Risk: CDs are considered safe investments. However, they do carry reinvestment risk — the risk that when interest rates fall, investors will earn less when they reinvest principal and interest in new CDs with lower rates, as we saw in 2020. The opposite risk is that rates will rise and investors won’t be able to take advantage because they’ve already locked their money into a CD.
Consider laddering CDs — investing money in CDs of varying terms — so that all your money isn’t tied up in one instrument for a long time. It’s important to note that inflation and taxes could significantly erode the purchasing power of your investment.
Liquidity: CDs aren’t as liquid as savings accounts or money market accounts because you tie up your money until the CD reaches maturity — often for months or years. It’s possible to get at your money sooner, but you’ll often pay a penalty to do so.
A money market account is an FDIC-insured, interest-bearing deposit account.
Money market accounts typically earn higher interest than savings accounts and require higher minimum balances. Because they’re relatively liquid and earn higher yields, money market accounts are a great option for your emergency savings.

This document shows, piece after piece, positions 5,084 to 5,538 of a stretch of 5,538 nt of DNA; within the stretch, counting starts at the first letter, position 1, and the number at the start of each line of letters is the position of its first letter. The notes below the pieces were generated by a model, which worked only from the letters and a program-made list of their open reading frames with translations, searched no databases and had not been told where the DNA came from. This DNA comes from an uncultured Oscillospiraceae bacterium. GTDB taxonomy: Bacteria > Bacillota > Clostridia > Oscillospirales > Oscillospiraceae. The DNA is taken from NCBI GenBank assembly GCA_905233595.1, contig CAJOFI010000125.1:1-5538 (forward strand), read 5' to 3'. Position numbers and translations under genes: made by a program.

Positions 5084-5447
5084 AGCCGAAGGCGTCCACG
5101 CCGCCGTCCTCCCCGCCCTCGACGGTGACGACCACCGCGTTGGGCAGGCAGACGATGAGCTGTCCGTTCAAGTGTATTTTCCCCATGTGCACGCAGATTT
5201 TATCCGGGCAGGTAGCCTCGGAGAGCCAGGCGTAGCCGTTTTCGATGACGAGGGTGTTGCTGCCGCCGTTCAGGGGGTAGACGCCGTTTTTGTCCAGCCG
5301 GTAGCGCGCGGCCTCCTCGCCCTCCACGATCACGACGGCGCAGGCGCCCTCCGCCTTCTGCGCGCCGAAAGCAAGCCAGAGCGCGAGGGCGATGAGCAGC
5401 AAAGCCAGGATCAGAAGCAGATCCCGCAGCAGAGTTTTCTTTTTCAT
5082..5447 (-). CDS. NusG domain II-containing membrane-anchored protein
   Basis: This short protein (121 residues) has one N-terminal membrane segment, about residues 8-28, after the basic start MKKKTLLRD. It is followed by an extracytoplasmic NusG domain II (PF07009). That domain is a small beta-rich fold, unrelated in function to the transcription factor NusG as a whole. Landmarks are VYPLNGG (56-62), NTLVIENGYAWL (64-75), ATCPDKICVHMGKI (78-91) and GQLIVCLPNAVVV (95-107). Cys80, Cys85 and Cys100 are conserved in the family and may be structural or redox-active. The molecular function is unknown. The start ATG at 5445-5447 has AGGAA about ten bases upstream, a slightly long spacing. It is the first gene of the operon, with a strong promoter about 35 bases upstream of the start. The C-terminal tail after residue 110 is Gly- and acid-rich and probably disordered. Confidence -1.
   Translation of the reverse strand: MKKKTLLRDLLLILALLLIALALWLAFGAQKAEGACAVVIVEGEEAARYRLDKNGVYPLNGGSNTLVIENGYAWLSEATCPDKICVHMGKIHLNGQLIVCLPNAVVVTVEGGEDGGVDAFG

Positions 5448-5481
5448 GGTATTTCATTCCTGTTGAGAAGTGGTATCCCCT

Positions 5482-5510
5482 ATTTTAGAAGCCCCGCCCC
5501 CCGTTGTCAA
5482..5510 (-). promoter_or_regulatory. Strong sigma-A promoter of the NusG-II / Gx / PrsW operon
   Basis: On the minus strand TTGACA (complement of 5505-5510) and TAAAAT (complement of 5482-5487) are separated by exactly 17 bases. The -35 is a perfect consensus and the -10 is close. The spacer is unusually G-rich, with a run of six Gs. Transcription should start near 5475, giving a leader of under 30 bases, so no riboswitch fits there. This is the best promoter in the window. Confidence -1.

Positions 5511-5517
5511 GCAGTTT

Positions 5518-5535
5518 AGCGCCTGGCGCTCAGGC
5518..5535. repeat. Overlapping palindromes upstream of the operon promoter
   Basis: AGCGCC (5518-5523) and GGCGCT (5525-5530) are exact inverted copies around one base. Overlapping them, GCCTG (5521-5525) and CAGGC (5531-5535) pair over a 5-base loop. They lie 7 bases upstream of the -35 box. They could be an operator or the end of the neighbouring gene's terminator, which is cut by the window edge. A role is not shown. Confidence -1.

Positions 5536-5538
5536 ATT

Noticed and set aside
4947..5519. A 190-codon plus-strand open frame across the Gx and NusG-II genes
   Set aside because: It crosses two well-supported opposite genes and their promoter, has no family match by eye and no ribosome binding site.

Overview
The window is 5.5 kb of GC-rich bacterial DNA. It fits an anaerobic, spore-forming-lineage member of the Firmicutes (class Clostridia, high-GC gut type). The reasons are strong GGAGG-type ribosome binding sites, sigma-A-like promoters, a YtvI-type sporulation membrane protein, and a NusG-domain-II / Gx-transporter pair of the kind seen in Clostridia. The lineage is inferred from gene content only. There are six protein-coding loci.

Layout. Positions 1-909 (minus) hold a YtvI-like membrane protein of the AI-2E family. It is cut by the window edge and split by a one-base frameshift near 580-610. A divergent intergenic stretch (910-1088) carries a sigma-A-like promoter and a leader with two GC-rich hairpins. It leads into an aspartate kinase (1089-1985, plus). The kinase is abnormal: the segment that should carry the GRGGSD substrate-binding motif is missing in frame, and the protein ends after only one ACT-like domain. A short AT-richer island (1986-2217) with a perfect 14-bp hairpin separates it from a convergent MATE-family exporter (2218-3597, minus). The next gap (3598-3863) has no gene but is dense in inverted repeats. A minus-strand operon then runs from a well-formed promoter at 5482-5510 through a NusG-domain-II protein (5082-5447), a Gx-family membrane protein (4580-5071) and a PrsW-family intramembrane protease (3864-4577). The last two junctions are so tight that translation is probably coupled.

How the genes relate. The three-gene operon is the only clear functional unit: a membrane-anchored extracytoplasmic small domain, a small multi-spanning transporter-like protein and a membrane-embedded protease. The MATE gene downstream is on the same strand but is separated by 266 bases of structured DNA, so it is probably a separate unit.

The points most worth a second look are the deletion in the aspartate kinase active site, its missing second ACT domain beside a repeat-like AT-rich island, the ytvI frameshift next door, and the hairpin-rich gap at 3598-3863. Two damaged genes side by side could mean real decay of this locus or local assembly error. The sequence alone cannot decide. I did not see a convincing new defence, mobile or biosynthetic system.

In exchange for better interest earnings, consumers usually have to accept more restrictions on withdrawals, such as limits on how often you can access your money.
These are a great option for beginning investors who need to build up a little cash flow and set up an emergency fund.
Risk: Inflation is the main threat. If inflation rates exceed the interest rate earned on the account, your purchasing power could be diminished. In addition, you could lose some or all of your principal if your account is not FDIC-insured (though the vast majority are) or if you have more than the $250,000 FDIC-insured maximum in any one account.
Liquidity: Money market accounts are considered liquid, especially because they come with the option to write checks from the account. However, federal regulations limit withdrawals to six per month (or statement cycle), of which no more than three can be check transactions.
The U.S. government issues various types of securities to raise money to pay for projects and pay its debts. These are some of the safest investments to guarantee against loss of your principal.